Player Games pWins pLosses pWOPA pWORL Batting Baserunning Pitching Fielding
Luke Easter
464
56.143.24.5
8.5
3.3-0.10.00.0
Carlos Delgado
468
53.143.92.2
5.7
2.9-0.10.0-0.1
Dolph Camilli
394
52.234.86.2
9.7
5.0-0.30.0-0.0
Lance Berkman
372
40.633.22.5
5.6
2.9-0.20.0-0.1
Alex Rodriguez
402
48.240.53.9
7.5
2.20.10.00.7
Hank Greenberg
345
46.834.64.0
7.3
5.2-0.10.00.1
Frank E. Thomas
409
39.430.83.4
7.7
4.5-0.20.0-0.0
Don Baylor
580
54.845.33.7
9.5
3.9-0.20.0-0.1
Jeff Bagwell
513
57.948.21.9
6.1
3.90.20.00.1
Harold Baines
481
41.336.51.3
6.2
3.0-0.20.00.0
Jorge Posada
449
43.537.24.7
7.8
3.0-0.50.00.3


That's an intriguing, but frankly, very odd, list. It contains two Hall-of-Famers (Berra and DiMaggio) and two more recent players with strong Hall-of-Fame resumes (A-Rod and Bagwell) - none of whom really seem anything like the 6'4", 240 lb. (per BB-Ref), slugging first baseman that Luke Easter was.

The next table, then, compares Luke Easter to Hall-of-Fame first basemen who debuted since 1936. I chose 1936 to pick up Johnny Mize. The table includes all Hall-of-Famers for whom at least one-third of their eWins were earned as a first baseman. I chose one-third to get Willie Stargell onto the table.

The numbers below are for these players at ages 34 - 37, the four seasons in which Luke Easter was basically a full-time major league (his missed time in 1953 was due to injury - a not-uncommon occurrence for a 37-year-old slugger). Players are sorted by pWins over replacement level (pWORL) for their age 34 - 37 seasons.

Hall-of-Fame First Basemen
(age 34 - 37)
Player pWins pLosses pWOPA pWORL eWins eLosses eWOPA eWORL
Johnny Mize62.145.76.7
11.0
58.641.87.011.0
Luke Easter56.143.24.5
8.5
48.941.42.05.6
Frank E. Thomas39.430.83.4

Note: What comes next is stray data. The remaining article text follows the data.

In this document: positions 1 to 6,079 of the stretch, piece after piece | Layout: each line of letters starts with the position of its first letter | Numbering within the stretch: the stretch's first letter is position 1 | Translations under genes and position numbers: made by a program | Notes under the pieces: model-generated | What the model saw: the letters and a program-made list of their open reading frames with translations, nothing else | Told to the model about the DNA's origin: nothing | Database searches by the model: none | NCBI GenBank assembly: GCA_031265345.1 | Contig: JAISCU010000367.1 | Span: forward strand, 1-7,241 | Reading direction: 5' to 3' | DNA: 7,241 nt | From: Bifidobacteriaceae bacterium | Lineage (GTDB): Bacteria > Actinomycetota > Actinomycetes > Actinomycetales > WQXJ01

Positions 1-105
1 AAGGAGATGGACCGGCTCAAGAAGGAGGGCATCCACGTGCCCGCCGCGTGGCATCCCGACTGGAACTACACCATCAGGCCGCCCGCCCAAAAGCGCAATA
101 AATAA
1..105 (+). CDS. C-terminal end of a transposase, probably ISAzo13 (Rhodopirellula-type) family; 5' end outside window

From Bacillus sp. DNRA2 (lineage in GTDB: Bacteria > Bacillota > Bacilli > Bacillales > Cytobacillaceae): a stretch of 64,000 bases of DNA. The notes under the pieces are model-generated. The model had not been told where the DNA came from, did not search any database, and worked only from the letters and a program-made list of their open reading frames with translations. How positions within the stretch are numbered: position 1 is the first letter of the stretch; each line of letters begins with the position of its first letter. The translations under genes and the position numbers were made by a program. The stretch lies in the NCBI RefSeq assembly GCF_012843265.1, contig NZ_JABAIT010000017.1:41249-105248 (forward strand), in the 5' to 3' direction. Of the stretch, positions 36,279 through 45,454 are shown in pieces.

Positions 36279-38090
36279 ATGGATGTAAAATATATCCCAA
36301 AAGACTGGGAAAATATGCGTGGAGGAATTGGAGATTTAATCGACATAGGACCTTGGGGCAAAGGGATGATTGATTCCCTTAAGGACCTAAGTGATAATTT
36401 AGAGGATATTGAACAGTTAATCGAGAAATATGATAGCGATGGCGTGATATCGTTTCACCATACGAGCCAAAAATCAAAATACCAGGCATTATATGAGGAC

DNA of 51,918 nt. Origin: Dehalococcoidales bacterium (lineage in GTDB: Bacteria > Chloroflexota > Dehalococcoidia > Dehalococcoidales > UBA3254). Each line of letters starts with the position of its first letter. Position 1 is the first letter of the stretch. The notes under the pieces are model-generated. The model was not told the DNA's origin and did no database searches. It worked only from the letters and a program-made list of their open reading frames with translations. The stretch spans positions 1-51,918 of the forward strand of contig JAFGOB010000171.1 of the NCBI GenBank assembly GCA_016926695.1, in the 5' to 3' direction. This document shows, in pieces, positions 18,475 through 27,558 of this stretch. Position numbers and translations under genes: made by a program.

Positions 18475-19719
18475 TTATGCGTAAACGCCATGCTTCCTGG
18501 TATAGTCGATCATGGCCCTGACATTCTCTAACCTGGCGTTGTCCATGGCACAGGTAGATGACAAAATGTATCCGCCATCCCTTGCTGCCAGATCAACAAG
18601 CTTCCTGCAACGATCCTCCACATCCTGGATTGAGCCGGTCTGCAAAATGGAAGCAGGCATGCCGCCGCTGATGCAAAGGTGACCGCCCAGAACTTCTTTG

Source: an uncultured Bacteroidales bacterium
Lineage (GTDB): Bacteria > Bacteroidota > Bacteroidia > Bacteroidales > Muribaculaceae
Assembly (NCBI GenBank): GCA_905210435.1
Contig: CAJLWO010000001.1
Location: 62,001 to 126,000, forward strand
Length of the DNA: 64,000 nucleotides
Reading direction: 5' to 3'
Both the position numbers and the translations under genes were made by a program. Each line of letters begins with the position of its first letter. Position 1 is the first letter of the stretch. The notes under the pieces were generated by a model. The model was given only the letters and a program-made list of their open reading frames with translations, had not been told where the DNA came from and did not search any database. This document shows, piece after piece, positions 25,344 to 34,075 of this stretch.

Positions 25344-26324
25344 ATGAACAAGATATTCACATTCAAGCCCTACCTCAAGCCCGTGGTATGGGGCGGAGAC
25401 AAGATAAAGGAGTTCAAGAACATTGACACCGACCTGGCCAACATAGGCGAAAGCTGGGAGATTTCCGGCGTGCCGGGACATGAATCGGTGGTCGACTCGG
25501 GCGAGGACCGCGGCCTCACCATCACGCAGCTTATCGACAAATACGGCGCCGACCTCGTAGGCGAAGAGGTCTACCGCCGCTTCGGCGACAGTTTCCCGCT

7.7
37.528.53.77.8
Harmon Killebrew62.550.93.0
7.7
58.648.32.57.0
Jeff Bagwell57.948.21.9
6.1
56.146.22.16.1
Eddie Murray73.465.50.2
5.5
67.560.7-0.14.8
Tony Perez61.154.00.8
5.3
59.652.60.85.2
Rod Carew51.748.10.7
4.8
53.348.41.45.5
Ernie Banks64.860.2-1.3
3.7
61.956.4-0.64.1
Willie McCovey44.140.3-0.4
3.0
45.537.02.05.3
Orlando Cepeda19.018.10.3
2.5
17.118.1-0.71.5


Now, sorting by pWORL puts Luke Easter in a much better light than sorting by eWORL. And, of course, the great unanswered question is the extent to which Luke Easter's career could have followed a "normal" aging curve - or was he just a late bloomer who would have peaked in his mid-30's even if he had been drafted into the major leagues straight out of high school?

But damn if that's not a compelling result.

Could Luke Easter have been a Hall-of-Famer if not for racial segregation? I suspect the answer is yes.



All articles are written so that they pull data directly from the most recent version of the Player won-lost database. Hence, any numbers cited within these articles should automatically incorporate the most recent update to Player won-lost records. In some cases, however, the accompanying text may have been written based on previous versions of Player won-lost records. I apologize if this results in non-sensical text in any cases.